Fig. 31. Distribution Substation Equipped to Implement Breaker-Failure Protection

The protection scheme can be improved by using a combination of multifunction relays and a protection logic processor (see Fig. 31) to implement the breaker-failure logic presented in Fig. 32 [17]. This logic uses phase and ground instantaneous overcurrent elements from the feeder and the transformer low-voltage-side multifunction relays; these overcurrent elements serve as fault detectors. Feeder fault detector pickup current must be setup above the feeder maximum load current; the transformer low-voltage-side fault detectors must have a pickup current greater than the transformer normal operating current. The logic requires a breaker-failure timer to coordinate the scheme with the feeder protection; the timer is set up with an operating time equal to the sum of the relay and breaker operating times, and the fault-detector reset time, plus a security margin. As an example, Fig. 31 shows a setting of 10 cycles in the breaker-failure timer. We will analyze feeder and bus faults in the circuit depicted in Fig. 31 to explain the operation of the breaker-failure logic. When Fault F2 occurs at Feeder A1 (see Fig. 31), the A1 feeder primary protection trips, so the breaker-failure logic shown in Fig. 32 starts (enables the AND gate). The logic operation is supervised by the two current detectors, which, through an OR gate, create the other input to the AND gate. If the feeder primary protection tripped, but there is still fault current at the feeder, the circuit breaker must have failed to operate. Consequently, after a small time delay (shown as 3 cycles in Fig. 31), the logic sends a retrip signal to the breaker. If the breaker does not trip at this time, and the A1 feeder primary protection and the current detectors remain operated after the breaker-failure time delay, the protection logic processor receives information. The protection logic processor communicates with the feeder relays and with the transformer low-voltage-side relay to trip all the circuit breakers associated with the bus.

15

From Primary Relays Phase Current Detectors Ground Current Detectors AND OR

10 ~ 0 3~ 0 Breaker Retrip To Feeder A1 Relay Tripping Logic To Feeder A2 Relay OR To Feeder A3 Relay To Feeder A1 Relay To Transf. LV Side Relay

Feeder A1 Relay From Feeder A2 Relay From Feeder A3 Relay From Feeder A4 Relay

From Primary Relays Phase Current Detectors Ground Current Detectors OR

10 ~ AND 3~ 0 0 Breaker Retrip Protection Logic Processor

To Transf. HV Side Relay Tripping Logic

Transf. LV Side Relay
Fig. 32. Breaker-Failure Logic for a Distribution Substation

When Fault F1 occurs at the bus (see Fig. 31) the transformer low-voltage-side relay operates. This initiates the breaker-failure backup protection logic shown in Fig. 32. The logic operation is similar to that explained in the case of Fault F2. The only difference is that in this case the protection logic processor also sends a signal to the transformer high-voltageside relay, which trips the high-voltage breaker. The breaker-failure logic clears the fault in a much shorter time than transformer backup protection schemes, whether the fault is at a feeder (feeder-backup protection), or at the lowside bus (transformer-backup protection). This reduces transformer wear and improves transformer lifetime. In addition, the breaker-failure backup logic quickly identifies a bus fault and issues an alarm. With this information, the operator may take immediate action, which reduces substation restoration time. X. CONCLUSIONS • Local backup protection has greater selectivity, greater sensitivity, and faster operation than remote backup protection. In many cases, with modern multifunction relays, local backup is also an economical solution, because it requires no additional equipment. Modern breaker-failure schemes are applicable to all bus configurations, are practically immune to current redistribution problems in multi-breaker applications, and are not affected by CT saturation. Single-phase faults result in longer critical clearing times than multiphase faults. In single-pole tripping applications, using a longer breaker-failure time for single-phase faults improves scheme security for the most frequent type of fault.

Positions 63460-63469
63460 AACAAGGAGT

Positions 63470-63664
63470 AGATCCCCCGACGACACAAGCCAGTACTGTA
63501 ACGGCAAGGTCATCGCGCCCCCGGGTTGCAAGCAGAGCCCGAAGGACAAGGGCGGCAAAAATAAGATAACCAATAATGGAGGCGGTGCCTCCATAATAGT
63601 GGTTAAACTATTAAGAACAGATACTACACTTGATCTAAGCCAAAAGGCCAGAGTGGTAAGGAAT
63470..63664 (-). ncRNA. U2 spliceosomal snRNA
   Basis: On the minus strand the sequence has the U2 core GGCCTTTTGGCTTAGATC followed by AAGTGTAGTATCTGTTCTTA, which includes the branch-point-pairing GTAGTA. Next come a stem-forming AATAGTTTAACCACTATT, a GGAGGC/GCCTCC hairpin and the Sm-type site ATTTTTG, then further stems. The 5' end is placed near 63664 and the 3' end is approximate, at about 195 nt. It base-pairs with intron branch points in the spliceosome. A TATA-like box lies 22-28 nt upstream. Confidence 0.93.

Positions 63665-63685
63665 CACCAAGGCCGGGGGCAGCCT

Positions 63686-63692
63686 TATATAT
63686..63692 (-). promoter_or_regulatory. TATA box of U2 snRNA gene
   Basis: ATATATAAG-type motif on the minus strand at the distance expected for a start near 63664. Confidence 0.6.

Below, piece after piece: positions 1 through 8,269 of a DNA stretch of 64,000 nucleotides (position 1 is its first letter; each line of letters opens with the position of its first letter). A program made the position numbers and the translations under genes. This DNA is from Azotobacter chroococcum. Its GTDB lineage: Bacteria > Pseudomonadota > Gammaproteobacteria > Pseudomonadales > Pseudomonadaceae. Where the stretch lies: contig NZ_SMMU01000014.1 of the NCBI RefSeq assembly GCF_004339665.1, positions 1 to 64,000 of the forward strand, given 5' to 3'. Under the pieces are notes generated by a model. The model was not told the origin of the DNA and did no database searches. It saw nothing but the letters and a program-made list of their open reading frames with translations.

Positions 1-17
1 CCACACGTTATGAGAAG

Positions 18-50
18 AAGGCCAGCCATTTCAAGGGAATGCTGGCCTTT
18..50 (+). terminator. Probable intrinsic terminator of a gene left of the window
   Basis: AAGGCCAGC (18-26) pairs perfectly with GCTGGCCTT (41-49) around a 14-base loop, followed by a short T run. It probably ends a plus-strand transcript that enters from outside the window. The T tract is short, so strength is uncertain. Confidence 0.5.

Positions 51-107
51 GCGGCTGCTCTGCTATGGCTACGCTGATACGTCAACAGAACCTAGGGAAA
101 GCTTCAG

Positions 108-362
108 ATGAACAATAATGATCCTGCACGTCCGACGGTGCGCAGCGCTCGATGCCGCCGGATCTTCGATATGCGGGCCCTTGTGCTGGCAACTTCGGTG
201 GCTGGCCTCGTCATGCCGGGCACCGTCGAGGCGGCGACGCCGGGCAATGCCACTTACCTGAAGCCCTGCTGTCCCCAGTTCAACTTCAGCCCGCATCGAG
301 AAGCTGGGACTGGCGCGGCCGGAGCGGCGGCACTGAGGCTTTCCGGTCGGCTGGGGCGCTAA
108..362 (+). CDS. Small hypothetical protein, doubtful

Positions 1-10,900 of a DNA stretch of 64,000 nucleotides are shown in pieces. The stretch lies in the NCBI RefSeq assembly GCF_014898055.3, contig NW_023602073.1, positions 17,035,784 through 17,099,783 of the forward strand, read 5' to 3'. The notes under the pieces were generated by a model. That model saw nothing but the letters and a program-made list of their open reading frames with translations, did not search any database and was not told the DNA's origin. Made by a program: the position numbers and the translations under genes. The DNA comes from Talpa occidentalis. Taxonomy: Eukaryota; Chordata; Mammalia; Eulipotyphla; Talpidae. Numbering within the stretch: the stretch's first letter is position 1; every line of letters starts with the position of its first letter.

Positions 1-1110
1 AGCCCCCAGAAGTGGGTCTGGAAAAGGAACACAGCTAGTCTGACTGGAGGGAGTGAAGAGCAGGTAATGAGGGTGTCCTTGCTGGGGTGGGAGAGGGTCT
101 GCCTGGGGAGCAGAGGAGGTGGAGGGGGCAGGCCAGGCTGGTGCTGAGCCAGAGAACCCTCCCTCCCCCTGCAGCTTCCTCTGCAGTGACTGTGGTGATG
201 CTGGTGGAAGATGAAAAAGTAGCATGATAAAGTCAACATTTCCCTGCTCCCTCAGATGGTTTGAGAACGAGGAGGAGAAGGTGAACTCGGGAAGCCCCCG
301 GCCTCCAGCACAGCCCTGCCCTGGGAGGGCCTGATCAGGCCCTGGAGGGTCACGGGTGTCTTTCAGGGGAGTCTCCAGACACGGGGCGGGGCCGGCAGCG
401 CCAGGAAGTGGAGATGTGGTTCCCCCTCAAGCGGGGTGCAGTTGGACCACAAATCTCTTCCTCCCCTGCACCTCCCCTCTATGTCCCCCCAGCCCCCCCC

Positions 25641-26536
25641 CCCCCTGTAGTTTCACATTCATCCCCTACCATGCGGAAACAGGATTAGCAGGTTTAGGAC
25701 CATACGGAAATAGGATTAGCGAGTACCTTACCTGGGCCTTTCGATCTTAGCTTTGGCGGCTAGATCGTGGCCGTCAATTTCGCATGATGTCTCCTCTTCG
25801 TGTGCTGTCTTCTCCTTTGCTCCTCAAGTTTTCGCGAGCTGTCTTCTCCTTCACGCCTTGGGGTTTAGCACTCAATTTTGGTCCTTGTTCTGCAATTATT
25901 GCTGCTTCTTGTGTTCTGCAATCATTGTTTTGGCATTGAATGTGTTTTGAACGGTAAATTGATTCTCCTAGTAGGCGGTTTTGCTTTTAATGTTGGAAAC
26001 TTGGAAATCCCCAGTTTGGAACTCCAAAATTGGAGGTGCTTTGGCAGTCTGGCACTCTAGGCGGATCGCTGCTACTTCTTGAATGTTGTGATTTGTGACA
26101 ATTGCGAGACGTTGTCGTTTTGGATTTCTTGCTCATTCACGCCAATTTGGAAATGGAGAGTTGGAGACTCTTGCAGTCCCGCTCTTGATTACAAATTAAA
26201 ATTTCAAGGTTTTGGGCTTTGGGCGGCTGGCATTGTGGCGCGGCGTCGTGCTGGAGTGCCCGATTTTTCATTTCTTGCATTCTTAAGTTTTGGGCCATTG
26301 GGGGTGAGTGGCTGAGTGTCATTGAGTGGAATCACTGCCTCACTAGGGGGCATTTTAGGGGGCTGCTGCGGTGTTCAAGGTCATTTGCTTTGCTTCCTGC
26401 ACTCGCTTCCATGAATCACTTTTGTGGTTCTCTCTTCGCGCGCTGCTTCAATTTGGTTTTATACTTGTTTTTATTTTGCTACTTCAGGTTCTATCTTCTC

•

• • •

When several multifunction relays trip the same breaker, each relay may be capable of providing breaker-failure protection. Relay multifunctionality gives design flexibility and requires careful consideration of the relay where the function will reside, and careful selection of initiate and tripping paths. Using relay output contacts for breaker-failure tripping eliminates the need for a lockout relay, thus improving scheme reliability and reducing operating time. Integrated bus and breaker-failure protection eliminates duplication of common functionality, minimizes wiring and simplifies design. The use of multifunction relays combined with a protection logic processor in distribution substations allows providing low-cost breaker-failure protection schemes, which reduce the duration of faults where the feeder circuit breaker or the transformer low-voltage-side relay fails to operate. It also reduces the service restoration time. XI. APPENDIX

•

•

Fig. 33 shows the model (taken from [2]) used for the digital simulations discussed in Section III of the paper. This system is developed from the two-area example power system in [18] with some slight modifications. The model was developed on a real-time digital simulator manufactured by RTDS Technologies.